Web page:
My next goal is crossing the Atlantic. I had a feel for it during a transfer and it felt fantastic. Waves are bigger there, storms are wilder. It’d call it sailing vol 2.0. Offshore racing is competitive, full of guys who want to win just as much as you do. That competitive spirit is what makes you push your boundaries, makes you leave your comfort zone step by step, one step further every day; they make you adapt to nature or more precisely, to use what you’ve learned about the nature to sail faster. Of course, we all dream about Vendée Globe, that’s the ultimate goal for all offshore racers. But offshore is an expensive game, and Vendée is Mount Everest of sailing, the most expensive endeavour of them all. You know what they say: sailing is easy, paying for it is hard… Back to my current projects. The delight that 2020 turned out to be has prevented me from having my first professional taste of the Atlantic. I’m hoping to take that step next year. My new boat Optimus Prime is in France, the Mecca of offshore racing, and I’m planning to spend some there and learn. Every outing is an opportunity to hone my sailing skills.
Offshore racing is competitive, full of guys who want to win just as much as you do. That competitive spirit is what makes you push your boundaries, makes you leave your comfort zone step by step, one step further every day; they make you adapt to nature or more precisely, to use what you’ve learned about the nature to sail faster, emphasized Ivica Kostelić
You’ve mentioned France, the Mecca of offshore sailing. What’s the offshore scene in Croatia like?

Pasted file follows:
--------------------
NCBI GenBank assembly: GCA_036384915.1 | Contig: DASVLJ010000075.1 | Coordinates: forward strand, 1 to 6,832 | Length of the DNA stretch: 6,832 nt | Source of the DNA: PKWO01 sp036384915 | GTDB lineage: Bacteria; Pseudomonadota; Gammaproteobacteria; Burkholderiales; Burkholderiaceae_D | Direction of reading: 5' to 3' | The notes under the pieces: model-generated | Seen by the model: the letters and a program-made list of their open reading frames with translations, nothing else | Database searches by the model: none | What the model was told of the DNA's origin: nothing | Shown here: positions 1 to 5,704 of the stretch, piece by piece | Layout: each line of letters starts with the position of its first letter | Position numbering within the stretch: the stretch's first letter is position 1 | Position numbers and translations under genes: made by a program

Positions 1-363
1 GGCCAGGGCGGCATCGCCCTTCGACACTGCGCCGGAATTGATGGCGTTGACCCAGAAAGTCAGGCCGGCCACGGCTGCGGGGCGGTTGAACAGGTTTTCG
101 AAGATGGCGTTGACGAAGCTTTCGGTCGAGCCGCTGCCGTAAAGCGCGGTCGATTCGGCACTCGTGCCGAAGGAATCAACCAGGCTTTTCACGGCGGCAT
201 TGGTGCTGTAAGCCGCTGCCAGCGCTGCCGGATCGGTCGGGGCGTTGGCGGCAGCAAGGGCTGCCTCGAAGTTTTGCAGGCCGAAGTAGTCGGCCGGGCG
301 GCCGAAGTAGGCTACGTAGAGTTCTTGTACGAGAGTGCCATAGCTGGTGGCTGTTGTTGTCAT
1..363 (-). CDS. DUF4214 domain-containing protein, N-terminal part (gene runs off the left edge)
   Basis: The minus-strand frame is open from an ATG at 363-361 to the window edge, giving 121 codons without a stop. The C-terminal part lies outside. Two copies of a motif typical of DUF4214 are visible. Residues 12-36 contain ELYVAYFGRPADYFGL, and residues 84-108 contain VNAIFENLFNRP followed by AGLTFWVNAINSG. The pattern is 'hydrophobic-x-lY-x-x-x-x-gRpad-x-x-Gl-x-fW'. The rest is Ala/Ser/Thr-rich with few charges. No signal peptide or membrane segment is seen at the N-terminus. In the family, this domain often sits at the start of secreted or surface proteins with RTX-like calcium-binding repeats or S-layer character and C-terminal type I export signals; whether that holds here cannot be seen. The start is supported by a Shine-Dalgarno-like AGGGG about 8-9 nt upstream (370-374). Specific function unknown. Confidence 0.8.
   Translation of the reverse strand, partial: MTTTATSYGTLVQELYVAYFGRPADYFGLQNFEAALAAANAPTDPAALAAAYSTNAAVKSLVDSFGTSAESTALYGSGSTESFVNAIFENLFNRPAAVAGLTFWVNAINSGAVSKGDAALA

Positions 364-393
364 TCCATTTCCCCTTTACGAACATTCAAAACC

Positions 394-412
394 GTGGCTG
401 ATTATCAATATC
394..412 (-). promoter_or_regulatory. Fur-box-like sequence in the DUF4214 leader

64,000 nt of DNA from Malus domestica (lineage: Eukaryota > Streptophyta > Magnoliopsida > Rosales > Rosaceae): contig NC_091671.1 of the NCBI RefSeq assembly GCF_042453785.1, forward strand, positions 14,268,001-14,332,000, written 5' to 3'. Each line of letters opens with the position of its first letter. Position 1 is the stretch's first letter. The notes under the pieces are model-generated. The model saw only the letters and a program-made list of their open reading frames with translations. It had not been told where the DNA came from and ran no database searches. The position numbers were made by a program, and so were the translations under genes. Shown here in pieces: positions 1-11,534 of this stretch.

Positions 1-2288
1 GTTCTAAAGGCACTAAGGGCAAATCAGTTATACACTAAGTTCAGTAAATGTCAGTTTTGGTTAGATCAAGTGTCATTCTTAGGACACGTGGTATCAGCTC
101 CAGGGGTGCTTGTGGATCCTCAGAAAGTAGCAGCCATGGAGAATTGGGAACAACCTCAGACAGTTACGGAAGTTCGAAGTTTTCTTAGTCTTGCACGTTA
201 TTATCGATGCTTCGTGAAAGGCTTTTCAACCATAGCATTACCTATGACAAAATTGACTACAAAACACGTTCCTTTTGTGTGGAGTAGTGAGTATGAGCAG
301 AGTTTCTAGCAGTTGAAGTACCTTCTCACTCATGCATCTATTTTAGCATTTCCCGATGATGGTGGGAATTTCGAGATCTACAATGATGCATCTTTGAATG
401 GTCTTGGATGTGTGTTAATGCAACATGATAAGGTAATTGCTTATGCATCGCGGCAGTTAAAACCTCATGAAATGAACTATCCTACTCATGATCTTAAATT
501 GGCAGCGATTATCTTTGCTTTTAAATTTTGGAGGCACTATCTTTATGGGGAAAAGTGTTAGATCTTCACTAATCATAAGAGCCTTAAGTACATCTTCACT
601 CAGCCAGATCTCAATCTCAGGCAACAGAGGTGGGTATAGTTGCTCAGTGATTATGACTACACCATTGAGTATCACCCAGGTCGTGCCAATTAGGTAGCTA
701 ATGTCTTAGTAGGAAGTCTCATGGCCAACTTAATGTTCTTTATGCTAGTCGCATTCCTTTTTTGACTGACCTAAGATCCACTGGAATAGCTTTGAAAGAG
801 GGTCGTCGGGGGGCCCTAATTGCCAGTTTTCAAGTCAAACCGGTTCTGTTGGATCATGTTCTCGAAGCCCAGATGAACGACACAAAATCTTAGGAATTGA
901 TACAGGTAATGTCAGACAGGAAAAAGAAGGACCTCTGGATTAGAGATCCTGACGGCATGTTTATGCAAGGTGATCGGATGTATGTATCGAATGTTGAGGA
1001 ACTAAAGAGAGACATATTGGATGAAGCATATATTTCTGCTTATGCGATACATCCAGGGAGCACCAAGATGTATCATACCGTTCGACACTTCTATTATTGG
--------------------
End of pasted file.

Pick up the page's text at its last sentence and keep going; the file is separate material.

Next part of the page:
The biggest difference is the mentality. Our sea is cosy, easy. Routes are short and easy to handle. There are so many islands you’re never far from a safe harbour and good times. But the French and the British, they got dealt a different hand. Their sea is grey, their skies are rainy, the nearest coats is the East Coast of the United States. We’re worlds apart. Still, no matter how short-handed Croatia is, I believe we could produce excellent offshore racers. The main obstacle is money, seeing how offshore racing is like making confetti out of hundred dollar bills and sprinkling them on water. It’s appallingly expensive, but at the same time punishingly cruel. It’s torture, it demands a lot of sacrifices and forces you to face the sea at its cruellest. It’s nothing like the romantic vision of sailing we have here in the Adriatic. That said, my project might also be just the first of many local offshore endeavours. Someone has to break the ice. Perhaps we’ll start another craze as we did with skiing. My social network fan base is very loyal and quite numerous. Right now, they’re getting introduced to my new passion. I’m also attracting new, foreign, fans interested in sailing. These days technology makes it easier to attract attention, to raise interest. Perhaps that will lead to attracting new competitors to offshore sailing.
FIVE, Charlie Dalin and new software
The newest member of your team is FIVE. What is their role?
My partnership with FIVE is interesting. I like them a lot, if for nothing else than for the fact they approached me. Those guys are computer freaks who just happen to be into sailing. I immediately found them interesting, as I realized they routinely think outside the box. We met in Palermo last year, where they cake to join me for practice. We spent two days at sea and immediately they wanted to know which software I use for route calculations, they gave me some tips and trick to optimize it. We shared their ideas with my friend Jura Jerman, a top meteorologist who has put his professional skills at disposal of organizers of many top races, from Ocean Race to Mini Transat. FIVE contacted Jura, who put them into contact with Charlie Dalin, skipper getting ready to embark on a solo race around the world – the Vendée Globe – and will use ‘our’ software for route calculation. Whereas route calculations are usually performed aboard the sailboat, our software performs them on a remote server, which will in the future allow for better coverage in distant locations like the Southern Ocean. For example, a dedicated boat equipped with the software and stationed in the Southern Ocean will serve as a weather station collecting and sending data to be used in route calculation. The project is about to go global, so I am glad to be the first to use it and to have access to information until now only available for professional teams with deep pockets.